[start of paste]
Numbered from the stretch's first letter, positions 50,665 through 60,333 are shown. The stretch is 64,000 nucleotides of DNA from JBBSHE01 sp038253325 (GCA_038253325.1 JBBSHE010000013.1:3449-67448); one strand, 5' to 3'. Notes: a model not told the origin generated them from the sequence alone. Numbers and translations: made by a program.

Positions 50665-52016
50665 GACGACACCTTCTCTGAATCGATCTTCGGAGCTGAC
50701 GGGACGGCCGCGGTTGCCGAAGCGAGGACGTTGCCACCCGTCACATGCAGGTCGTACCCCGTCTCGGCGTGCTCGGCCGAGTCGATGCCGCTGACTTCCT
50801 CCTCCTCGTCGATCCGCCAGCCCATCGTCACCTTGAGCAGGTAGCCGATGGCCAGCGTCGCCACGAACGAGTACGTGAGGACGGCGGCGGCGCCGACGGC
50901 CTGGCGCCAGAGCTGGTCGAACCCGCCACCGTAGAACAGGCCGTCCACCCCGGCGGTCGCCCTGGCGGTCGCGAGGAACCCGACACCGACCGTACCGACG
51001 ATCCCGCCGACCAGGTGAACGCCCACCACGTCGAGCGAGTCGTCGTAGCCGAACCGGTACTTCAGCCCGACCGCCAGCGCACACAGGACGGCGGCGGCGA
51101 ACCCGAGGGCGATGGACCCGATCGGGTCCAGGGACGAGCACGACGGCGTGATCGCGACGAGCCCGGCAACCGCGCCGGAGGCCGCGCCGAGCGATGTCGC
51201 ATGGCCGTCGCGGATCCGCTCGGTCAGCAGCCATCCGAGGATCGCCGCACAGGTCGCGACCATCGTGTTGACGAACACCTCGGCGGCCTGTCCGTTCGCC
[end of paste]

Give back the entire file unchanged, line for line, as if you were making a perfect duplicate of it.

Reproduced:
Numbered from the stretch's first letter, positions 50,665 through 60,333 are shown. The stretch is 64,000 nucleotides of DNA from JBBSHE01 sp038253325 (GCA_038253325.1 JBBSHE010000013.1:3449-67448); one strand, 5' to 3'. Notes: a model not told the origin generated them from the sequence alone. Numbers and translations: made by a program.

Positions 50665-52016
50665 GACGACACCTTCTCTGAATCGATCTTCGGAGCTGAC
50701 GGGACGGCCGCGGTTGCCGAAGCGAGGACGTTGCCACCCGTCACATGCAGGTCGTACCCCGTCTCGGCGTGCTCGGCCGAGTCGATGCCGCTGACTTCCT
50801 CCTCCTCGTCGATCCGCCAGCCCATCGTCACCTTGAGCAGGTAGCCGATGGCCAGCGTCGCCACGAACGAGTACGTGAGGACGGCGGCGGCGCCGACGGC
50901 CTGGCGCCAGAGCTGGTCGAACCCGCCACCGTAGAACAGGCCGTCCACCCCGGCGGTCGCCCTGGCGGTCGCGAGGAACCCGACACCGACCGTACCGACG
51001 ATCCCGCCGACCAGGTGAACGCCCACCACGTCGAGCGAGTCGTCGTAGCCGAACCGGTACTTCAGCCCGACCGCCAGCGCACACAGGACGGCGGCGGCGA
51101 ACCCGAGGGCGATGGACCCGATCGGGTCCAGGGACGAGCACGACGGCGTGATCGCGACGAGCCCGGCAACCGCGCCGGAGGCCGCGCCGAGCGATGTCGC
51201 ATGGCCGTCGCGGATCCGCTCGGTCAGCAGCCATCCGAGGATCGCCGCACAGGTCGCGACCATCGTGTTGACGAACACCTCGGCGGCCTGTCCGTTCGCC